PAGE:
His first attempt as an author was his large work on the Catechism, which appeared in the year 1758; the next was a lesser work, also on the Catechism; and the rest of his works succeeded one another as circumstances seemed to render them necessary. (A modern edition is available from Reformation Heritage Books) That the doctrines he taught might appear with all the solidity and perspicuity in his power, he was at the extraordinary pains of writing his manuscripts thrice, and occasionally four times over, before they went to press; and frequently, after all this trouble in correcting, adding, and retrenching them, to request some one of his brethren to examine, and give his candid opinion concerning them.
But on none of his works has he bestowed so much labour as on his Dictionary of the Bible; a book of such diversified information, extensive research, and generally acknowledged utility, that it is doubtful if any work, of equal size, has hitherto appeared better calculated for assisting in the study of the Holy Scriptures, although now from the increased amount of information on scientific, historical, and other subjects, it necessarily is imperfect as compared with what he doubtless would have made it, had he possessed the opportunities of our day.
Professor of Divinity
On the death of the Rev. J. Swanston of Kinross (1768), the professor of divinity for the Burgher branch of the Secession, Mr. Brown was elected to fill the vacant office; nor were they at all disappointed in their choice. The ability and attention with which he fulfilled the various duties of that important charge, met with universal approbation. He found it was absolutely necessary to support the dignity of a teacher amongst his students, but could not help discovering, at the same time, the affection and anxious solicitude of a father for his children, which, on their parts, was rewarded with confidence, love, and obedience.
He treated them with the greatest impartiality; or, if piety, talents, application, or exemplary conduct, in any case inclined him to a preference, he was careful that it should never be observed. To promote their best interests, he was unwearied in his labours of love. That he might satisfy himself that the young men were improving their time, he used to visit them at their lodgings early in the morning, to see that they were properly engaged.
The ordinary course of attendance on the divinity lectures was five sessions, of two months each. In his View of Natural and Revealed Religion, and the Cases of Conscience subjoined to his Practical Piety, we have a connected view of the substance of all these lectures. His General History of the Church, as well as that of the British Churches, were originally intended for the use of his students. He ever considered personal piety the most essential qualification for successfully discharging the various and important duties of the ministerial office; and accordingly pressed on his students the pre-eminent interest they themselves had in the doctrines they were to preach to others; assuring them, that divinity was to be studied in a very different way from that of a system of philosophy; and that, without heart-religion, they must necessarily continue unprofitable students of theology.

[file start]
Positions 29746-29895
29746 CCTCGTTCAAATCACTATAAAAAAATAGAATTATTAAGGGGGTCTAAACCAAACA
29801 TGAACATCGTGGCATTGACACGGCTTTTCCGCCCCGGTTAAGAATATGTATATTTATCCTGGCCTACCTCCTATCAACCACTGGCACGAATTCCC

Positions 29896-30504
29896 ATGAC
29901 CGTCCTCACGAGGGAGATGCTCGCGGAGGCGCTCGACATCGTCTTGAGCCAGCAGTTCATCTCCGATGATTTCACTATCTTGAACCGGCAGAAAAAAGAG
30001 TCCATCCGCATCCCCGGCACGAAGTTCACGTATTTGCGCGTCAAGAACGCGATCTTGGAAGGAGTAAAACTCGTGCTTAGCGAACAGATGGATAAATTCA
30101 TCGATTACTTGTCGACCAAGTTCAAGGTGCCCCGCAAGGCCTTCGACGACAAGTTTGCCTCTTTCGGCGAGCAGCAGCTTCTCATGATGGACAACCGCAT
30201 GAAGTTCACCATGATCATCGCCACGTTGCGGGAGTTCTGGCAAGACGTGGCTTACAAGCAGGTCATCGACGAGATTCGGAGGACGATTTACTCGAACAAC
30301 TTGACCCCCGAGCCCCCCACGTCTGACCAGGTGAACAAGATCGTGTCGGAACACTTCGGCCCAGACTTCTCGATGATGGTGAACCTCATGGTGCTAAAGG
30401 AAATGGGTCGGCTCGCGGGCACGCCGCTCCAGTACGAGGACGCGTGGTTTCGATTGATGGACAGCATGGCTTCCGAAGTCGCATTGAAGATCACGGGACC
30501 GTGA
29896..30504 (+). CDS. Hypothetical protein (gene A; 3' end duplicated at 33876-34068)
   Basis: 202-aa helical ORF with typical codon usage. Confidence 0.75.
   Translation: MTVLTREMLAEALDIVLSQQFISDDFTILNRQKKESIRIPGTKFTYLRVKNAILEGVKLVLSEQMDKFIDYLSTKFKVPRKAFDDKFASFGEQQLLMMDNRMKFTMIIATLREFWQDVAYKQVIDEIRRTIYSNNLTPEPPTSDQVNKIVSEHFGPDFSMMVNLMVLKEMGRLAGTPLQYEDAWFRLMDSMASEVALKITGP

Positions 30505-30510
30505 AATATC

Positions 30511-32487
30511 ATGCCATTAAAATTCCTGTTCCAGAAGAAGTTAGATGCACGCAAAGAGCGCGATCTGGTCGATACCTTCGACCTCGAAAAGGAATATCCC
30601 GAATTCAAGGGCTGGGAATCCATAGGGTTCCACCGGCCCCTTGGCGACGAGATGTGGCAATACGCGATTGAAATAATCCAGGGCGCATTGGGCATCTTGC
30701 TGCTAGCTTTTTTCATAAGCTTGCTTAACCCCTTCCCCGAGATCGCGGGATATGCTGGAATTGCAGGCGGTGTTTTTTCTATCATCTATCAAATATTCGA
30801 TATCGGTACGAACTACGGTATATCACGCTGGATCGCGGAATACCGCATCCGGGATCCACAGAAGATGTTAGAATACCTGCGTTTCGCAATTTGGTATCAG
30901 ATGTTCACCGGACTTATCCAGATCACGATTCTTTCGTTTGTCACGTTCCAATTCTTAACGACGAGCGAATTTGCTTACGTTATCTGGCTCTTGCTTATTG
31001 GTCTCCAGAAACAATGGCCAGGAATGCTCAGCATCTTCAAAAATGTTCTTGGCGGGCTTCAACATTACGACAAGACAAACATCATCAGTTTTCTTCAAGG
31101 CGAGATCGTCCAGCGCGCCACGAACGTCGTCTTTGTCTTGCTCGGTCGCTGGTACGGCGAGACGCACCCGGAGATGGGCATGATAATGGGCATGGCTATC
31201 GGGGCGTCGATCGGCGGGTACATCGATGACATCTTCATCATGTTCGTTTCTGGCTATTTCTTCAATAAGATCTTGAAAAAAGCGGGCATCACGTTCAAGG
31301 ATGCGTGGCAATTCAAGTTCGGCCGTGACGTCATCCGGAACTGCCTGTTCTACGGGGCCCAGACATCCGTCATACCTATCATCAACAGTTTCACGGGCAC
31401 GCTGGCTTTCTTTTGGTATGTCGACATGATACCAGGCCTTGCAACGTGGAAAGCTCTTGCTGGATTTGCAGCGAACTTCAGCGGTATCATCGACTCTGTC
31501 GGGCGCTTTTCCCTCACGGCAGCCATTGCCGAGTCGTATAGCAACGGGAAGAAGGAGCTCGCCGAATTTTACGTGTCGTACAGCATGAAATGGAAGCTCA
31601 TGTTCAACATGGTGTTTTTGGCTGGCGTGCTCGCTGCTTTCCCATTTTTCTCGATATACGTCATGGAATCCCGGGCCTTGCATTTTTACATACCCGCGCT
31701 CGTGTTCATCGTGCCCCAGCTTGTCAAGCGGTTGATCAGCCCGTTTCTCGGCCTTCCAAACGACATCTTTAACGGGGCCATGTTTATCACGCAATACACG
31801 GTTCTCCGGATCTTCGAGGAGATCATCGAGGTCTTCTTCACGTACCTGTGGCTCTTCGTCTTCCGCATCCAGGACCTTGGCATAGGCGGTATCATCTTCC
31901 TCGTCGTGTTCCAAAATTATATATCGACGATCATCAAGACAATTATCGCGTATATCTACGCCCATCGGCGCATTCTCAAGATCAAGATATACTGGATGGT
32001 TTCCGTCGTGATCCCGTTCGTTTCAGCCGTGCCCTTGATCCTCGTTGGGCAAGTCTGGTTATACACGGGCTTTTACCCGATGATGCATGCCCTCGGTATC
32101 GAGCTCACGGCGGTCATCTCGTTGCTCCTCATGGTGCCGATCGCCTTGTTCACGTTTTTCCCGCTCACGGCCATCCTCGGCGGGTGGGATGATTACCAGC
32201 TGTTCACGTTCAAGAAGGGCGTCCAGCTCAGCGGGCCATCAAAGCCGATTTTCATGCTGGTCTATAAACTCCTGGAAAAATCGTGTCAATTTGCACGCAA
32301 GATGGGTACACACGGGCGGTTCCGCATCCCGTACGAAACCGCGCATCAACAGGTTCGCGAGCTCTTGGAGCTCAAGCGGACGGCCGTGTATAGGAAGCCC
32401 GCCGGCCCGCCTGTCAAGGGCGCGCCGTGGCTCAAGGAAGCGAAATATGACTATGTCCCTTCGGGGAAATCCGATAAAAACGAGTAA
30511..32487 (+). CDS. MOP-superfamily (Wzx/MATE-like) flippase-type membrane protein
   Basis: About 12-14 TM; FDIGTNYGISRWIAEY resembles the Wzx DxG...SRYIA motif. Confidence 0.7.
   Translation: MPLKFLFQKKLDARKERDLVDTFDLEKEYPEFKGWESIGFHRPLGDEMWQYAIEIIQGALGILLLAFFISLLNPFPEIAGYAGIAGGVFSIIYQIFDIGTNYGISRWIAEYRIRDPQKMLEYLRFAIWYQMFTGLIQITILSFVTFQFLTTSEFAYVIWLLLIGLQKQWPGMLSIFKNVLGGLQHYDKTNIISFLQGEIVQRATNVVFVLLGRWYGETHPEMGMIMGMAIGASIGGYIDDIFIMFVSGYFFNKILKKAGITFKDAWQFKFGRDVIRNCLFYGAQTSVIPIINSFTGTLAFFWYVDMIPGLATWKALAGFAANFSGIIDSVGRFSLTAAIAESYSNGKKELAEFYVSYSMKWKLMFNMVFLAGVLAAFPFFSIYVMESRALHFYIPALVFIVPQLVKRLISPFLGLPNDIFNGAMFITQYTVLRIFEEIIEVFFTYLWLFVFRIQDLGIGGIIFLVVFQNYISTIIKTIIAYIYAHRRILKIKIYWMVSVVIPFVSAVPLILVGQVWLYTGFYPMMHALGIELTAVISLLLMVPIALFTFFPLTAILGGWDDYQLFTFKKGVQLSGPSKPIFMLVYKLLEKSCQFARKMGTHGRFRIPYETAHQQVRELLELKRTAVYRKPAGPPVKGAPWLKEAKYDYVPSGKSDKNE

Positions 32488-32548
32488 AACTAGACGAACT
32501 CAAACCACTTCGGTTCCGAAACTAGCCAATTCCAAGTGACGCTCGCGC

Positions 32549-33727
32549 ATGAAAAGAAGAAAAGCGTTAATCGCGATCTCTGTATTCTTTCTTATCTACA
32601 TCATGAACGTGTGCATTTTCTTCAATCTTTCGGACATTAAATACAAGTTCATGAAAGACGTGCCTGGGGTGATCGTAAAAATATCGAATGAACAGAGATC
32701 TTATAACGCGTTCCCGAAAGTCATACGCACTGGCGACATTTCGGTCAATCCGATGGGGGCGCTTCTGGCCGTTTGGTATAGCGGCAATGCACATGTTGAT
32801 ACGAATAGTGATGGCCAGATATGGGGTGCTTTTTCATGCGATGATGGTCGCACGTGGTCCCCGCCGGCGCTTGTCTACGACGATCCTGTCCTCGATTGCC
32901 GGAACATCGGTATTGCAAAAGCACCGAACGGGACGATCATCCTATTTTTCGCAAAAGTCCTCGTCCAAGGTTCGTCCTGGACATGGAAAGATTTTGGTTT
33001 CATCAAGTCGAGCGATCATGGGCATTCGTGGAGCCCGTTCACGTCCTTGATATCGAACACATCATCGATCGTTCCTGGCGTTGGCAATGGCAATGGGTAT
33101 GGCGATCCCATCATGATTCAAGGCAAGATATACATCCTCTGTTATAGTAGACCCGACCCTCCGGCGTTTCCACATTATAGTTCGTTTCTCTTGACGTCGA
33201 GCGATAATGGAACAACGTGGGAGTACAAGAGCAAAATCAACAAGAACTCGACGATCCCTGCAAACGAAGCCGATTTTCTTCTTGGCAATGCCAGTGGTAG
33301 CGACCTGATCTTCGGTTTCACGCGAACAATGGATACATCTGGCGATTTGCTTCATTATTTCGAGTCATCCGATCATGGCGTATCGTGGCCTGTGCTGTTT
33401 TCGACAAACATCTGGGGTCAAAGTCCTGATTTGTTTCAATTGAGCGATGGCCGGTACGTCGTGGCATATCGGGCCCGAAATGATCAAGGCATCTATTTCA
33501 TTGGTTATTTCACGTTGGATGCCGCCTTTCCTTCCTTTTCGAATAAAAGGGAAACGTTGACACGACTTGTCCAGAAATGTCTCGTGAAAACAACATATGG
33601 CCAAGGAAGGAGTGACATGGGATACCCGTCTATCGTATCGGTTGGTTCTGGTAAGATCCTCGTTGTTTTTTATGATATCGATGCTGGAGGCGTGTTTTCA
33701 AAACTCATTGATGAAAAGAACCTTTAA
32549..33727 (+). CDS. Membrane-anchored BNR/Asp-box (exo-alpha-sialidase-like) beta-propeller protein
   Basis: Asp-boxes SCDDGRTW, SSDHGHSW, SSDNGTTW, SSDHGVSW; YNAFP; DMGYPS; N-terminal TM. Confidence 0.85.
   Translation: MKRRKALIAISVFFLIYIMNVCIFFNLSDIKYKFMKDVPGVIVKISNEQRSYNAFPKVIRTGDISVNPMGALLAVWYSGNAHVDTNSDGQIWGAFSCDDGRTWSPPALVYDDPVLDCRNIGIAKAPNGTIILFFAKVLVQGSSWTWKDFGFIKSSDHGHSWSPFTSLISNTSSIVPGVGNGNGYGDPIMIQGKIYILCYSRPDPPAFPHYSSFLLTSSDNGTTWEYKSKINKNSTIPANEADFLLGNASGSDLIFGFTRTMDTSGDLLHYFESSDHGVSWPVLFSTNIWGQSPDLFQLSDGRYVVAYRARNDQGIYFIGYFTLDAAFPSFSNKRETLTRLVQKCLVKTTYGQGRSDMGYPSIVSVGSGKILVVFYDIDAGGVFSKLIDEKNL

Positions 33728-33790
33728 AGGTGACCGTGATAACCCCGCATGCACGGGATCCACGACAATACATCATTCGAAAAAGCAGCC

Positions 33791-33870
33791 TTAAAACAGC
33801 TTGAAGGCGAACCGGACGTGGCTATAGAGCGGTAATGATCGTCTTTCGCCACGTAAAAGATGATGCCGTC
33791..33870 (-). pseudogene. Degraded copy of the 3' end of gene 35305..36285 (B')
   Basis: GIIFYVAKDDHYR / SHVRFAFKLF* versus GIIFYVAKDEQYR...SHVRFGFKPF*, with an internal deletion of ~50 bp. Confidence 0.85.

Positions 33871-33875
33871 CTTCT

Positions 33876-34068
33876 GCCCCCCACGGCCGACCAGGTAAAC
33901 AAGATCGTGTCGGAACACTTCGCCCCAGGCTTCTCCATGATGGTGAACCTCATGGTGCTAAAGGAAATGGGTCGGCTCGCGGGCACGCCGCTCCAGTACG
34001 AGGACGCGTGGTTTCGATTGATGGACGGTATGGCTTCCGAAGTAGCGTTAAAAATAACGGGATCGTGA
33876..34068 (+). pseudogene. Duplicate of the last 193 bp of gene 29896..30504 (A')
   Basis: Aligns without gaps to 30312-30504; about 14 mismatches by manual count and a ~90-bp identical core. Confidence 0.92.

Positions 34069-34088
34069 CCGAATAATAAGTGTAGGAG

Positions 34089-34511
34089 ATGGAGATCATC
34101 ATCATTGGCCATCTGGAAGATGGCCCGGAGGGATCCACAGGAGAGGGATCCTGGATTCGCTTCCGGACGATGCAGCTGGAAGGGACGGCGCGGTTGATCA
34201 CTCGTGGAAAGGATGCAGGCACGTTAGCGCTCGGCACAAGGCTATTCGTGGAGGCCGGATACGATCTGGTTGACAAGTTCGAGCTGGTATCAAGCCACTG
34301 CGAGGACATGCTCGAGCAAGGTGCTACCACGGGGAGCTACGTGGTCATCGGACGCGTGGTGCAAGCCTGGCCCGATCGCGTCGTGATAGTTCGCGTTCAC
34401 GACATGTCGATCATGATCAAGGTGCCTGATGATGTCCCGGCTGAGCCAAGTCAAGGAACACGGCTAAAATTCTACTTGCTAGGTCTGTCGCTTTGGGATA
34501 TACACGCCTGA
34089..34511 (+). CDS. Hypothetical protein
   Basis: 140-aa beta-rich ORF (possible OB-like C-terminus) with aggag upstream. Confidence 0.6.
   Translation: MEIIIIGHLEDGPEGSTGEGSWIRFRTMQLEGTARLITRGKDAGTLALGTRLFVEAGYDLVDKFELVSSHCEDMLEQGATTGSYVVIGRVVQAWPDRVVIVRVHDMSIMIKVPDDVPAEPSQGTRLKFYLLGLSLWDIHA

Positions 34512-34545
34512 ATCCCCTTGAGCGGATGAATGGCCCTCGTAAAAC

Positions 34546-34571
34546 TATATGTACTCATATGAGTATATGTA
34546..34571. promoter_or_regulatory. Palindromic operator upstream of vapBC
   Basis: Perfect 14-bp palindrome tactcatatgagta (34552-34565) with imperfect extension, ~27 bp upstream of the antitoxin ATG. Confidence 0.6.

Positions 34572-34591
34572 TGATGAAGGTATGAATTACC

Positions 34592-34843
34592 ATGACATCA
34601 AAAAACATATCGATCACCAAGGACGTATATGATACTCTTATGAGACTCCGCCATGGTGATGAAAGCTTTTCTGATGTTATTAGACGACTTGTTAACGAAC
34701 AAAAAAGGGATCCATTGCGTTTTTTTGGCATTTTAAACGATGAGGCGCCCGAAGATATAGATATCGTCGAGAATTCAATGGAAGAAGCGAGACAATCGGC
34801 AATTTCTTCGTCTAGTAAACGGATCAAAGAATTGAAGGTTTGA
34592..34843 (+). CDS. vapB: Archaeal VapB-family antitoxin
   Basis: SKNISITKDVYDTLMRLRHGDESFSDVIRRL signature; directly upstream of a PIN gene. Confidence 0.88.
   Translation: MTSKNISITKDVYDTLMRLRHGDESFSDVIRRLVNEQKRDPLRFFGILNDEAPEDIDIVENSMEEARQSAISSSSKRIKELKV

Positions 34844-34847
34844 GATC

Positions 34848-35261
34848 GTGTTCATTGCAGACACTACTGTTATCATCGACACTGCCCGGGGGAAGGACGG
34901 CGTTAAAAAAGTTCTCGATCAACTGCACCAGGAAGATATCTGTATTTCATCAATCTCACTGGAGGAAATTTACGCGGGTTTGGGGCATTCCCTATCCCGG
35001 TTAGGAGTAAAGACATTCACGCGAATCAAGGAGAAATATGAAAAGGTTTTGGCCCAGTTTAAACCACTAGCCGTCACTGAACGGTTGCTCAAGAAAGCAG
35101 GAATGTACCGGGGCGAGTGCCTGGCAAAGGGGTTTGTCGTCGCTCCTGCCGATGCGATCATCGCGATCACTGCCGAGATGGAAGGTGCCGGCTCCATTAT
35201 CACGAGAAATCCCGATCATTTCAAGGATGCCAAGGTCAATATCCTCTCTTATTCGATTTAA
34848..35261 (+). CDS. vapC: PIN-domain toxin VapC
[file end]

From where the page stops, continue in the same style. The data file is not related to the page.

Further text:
He urged, moreover, by all means to make themselves thoroughly acquainted with the oracles of God in the original languages; and, next to these, with the writings of Turretine, Owen, Boston, Fisher’s Marrow of Modern Divinity, the Erskines, and Hervey’s Theron and Aspasio, with his Defence against Wesley. The serious and solemn manner in which, on particular occasions, he was in the habit of addressing his students, but especially on parting at the end of the sessions, seldom failed in melting both the speaker and hearer into tears and of leaving the best impressions on their young minds; and the many able and acceptable ministers, in Great Britain and Ireland, who had been trained up under his tuition, afford the most convincing proof of his success in this department of his manifold labours.
The pastor of a large congregation has but little time to spare from the duties of his office, compared with one engaged with a less numerous charge. In this respect Mr. Brown found himself in his proper element at Haddington. There, without trenching on the duties of his office, he could devote a very considerable portion of his time to study; and this privilege he improved to the best advantage.
In the summer months his constant rule was to rise between four and five, and during the winter by six. From these early hours, till eight in the evening, excepting the time allotted to bodily refreshment, family worship, or when called away on the duties of office, he continued to prosecute his studies with unremitting application. To a mind so ardent in the acquisition of knowledge, with a judgment so clear, a retentive memory, and exertions so intense, it was by no means surprising that he became greatly superior to most men engaged in discharging the same sacred duties.